Welch also started a new way of thinking about advocacy at JFCS, taking yearly trips to Washington, DC, to meet with Congressmen to talk about important issues in workforce and employment. “Sarah’s passion for advocacy has spurred the agency to think through other ways in which we can not only provide direct services for clients, but also consider the broader context of the challenges that our clients are experiencing,” explained Golin.
COVID-19 Changes to Services
The pandemic brought new challenges to the department, with increased unemployment throughout the region and new restrictions on in-person services. “This team rose to the occasion,” Welch said. “When the stay at home orders were issued, we didn’t know what it meant for our clients. We really had to do a lot of legwork to shift and move as regulations changed. But we created important ways to support our clients–we didn’t miss a meeting. We didn’t shut down at all.”
Within a week, the Career Development Center staff transitioned all of their workshops and presentations into a virtual format and began meeting with clients via phone and video call. In addition to supporting clients through an already stressful job search process, they also helped clients navigate virtual interviews, new technology, and remote work.
“I’m lucky enough to work with a team of professionals who are all bringing something to the table,” Welch expressed. “They all have their own styles, own skill sets–and they advocate and help their clients figure out different pathways… I’m really proud of this team.”
The Next Chapter
Seven years into her time as Director of JFCS Career Development Center, Sarah’s expertise is taking her to a new position with the Network of Jewish Human Service Agencies (NJHSA). “I am super excited for this opportunity with NJHSA, but JFCS always has my heart,” said Welch. “I have the experiences, skills, and training to be able to share with other Jewish agencies, but I’ll also be able to have the opportunity to learn from other agencies across the nation and bring that back to Pittsburgh.” She hopes to see Jewish vocational services idea sharing and coming together to collaborate more often.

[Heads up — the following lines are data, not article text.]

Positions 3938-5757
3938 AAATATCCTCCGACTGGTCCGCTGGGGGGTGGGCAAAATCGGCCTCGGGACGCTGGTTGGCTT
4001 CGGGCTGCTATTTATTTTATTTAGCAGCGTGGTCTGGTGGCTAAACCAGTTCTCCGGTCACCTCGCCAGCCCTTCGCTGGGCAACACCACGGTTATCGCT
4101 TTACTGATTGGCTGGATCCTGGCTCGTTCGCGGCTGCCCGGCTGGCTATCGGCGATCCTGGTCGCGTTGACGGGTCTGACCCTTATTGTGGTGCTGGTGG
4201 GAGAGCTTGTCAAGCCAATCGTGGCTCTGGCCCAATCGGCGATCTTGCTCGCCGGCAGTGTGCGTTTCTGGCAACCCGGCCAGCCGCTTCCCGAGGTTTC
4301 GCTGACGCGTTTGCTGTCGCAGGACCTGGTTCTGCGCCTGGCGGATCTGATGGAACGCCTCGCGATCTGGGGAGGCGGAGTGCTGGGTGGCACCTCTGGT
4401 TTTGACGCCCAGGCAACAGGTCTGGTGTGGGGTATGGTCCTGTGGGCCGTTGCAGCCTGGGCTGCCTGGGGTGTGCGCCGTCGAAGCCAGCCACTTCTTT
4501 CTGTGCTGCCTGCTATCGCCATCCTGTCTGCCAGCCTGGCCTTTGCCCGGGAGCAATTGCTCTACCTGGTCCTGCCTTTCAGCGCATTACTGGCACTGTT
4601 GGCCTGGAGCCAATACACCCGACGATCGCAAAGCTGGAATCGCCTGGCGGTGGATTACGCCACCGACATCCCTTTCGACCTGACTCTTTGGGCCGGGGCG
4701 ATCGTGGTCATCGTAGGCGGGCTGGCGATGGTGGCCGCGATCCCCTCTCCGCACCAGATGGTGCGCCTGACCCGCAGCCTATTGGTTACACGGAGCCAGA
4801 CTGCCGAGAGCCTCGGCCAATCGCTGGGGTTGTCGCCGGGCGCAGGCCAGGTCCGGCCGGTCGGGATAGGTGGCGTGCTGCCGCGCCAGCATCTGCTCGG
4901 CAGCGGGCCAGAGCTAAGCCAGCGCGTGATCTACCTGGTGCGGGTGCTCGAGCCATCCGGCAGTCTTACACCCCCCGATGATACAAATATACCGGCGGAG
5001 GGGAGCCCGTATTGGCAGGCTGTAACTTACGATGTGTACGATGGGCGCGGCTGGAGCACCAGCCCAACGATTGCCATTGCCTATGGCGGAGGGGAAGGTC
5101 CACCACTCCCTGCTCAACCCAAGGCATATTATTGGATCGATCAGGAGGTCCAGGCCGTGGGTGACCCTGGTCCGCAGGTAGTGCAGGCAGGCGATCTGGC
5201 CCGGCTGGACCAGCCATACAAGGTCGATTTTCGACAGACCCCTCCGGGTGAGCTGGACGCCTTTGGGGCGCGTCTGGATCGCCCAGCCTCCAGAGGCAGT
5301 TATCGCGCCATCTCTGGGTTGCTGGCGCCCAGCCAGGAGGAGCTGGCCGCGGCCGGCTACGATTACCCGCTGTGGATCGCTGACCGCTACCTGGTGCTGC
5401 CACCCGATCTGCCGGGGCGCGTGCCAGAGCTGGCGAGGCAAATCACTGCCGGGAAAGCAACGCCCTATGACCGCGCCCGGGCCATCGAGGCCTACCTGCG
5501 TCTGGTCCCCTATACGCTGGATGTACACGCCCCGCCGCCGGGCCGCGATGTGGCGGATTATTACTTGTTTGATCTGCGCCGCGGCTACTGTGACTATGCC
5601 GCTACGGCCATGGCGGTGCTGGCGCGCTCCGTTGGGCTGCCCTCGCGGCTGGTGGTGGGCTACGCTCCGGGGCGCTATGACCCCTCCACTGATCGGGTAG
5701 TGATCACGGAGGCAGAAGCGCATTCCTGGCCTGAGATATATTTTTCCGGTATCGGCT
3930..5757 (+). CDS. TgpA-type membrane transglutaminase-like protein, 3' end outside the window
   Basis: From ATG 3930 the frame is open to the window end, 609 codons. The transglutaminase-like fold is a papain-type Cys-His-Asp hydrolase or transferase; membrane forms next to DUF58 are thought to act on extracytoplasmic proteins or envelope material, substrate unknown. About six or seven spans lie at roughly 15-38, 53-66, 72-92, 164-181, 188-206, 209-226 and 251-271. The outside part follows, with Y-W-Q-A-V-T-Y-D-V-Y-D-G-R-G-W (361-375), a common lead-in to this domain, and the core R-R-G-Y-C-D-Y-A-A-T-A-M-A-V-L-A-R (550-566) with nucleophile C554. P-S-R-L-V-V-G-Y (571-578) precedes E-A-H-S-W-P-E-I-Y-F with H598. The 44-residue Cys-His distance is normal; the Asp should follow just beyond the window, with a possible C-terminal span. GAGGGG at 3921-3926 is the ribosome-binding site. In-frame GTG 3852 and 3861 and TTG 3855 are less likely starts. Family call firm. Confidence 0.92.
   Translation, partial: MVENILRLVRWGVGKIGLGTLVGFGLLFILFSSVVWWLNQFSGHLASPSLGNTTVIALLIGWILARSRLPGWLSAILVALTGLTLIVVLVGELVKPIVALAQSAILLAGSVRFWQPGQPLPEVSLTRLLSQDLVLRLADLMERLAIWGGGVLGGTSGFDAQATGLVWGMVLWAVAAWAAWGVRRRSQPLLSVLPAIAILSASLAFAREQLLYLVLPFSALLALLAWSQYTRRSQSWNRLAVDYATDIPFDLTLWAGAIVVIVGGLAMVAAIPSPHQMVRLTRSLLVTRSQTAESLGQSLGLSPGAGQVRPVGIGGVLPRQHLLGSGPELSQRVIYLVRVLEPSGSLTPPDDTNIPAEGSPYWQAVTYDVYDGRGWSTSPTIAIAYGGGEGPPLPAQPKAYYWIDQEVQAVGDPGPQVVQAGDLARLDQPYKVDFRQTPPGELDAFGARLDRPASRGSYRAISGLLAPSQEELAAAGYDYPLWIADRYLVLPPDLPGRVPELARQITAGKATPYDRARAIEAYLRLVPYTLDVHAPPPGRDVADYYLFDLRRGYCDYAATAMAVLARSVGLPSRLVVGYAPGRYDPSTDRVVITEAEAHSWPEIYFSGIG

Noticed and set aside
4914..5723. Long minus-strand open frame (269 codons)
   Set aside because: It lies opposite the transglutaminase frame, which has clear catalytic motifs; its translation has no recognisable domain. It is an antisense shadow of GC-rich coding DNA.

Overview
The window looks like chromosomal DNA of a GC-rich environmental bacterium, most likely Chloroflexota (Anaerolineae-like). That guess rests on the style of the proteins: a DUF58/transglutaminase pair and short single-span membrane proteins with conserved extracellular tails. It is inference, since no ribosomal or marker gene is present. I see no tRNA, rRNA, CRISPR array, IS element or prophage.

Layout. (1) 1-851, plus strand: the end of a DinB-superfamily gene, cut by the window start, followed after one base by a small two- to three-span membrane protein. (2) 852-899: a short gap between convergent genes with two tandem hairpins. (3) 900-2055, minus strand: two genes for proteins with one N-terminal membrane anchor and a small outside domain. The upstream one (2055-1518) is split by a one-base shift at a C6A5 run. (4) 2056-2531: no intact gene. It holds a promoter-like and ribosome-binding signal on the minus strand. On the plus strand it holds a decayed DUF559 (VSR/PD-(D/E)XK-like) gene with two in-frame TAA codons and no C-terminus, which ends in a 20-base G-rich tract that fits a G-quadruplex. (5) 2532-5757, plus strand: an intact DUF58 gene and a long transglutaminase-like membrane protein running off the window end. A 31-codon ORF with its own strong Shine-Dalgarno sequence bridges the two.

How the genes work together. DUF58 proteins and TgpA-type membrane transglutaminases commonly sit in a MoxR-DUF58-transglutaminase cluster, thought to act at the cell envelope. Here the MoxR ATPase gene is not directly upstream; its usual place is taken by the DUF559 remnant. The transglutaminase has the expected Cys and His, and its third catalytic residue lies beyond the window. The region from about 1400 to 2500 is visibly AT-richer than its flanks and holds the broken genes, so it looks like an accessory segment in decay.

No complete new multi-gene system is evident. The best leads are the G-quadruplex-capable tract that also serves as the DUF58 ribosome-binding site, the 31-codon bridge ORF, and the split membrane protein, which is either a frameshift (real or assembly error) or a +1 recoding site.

As for the future of JFCS Career Development Center, she has hopes for the team to be able to expand their reach, build on their reputation, and help JFCS have more seats at more tables. She said, “We are recognized as a workforce development organization that provides crucial services and provides them well. I’m proud that we have a good reputation and that we are able to serve our community.”
Golin said, “As COVID hopefully begins to wind down, employment is at the top of the list with regards to community priorities, and so CDC has a very relevant role to play in helping the community recover from the pandemic, helping companies recover, helping individuals look for opportunities to become more financially self-sufficient, and to do it in some creative ways.”
Ehrenreich also expressed the importance of the department going forward, saying, “The Career Development Center is an incredibly valuable resource in the community. Sarah has continued to successfully get the word out, but it’s still undervalued in some ways. The model is a very successful model, and the department will continue to flourish.”
Golin is grateful for all of Welch’s work through the past seven years, saying, “I just want to thank Sarah for giving us so many years of service and growing the Career Development Center and enhancing its opportunities in the community.”
Welch also had a final message for her coworkers before leaving the agency: “Thank you for providing me with the freedom to try new things. Sometimes they fail and sometimes they succeed, but it’s been great to have a team and leadership that has been willing to say, ‘Let’s try it and see what happens!’ It has allowed us to be innovative and push the limits. And funders, city leaders, and community leaders recognize that our services are valuable, creative, and innovative.”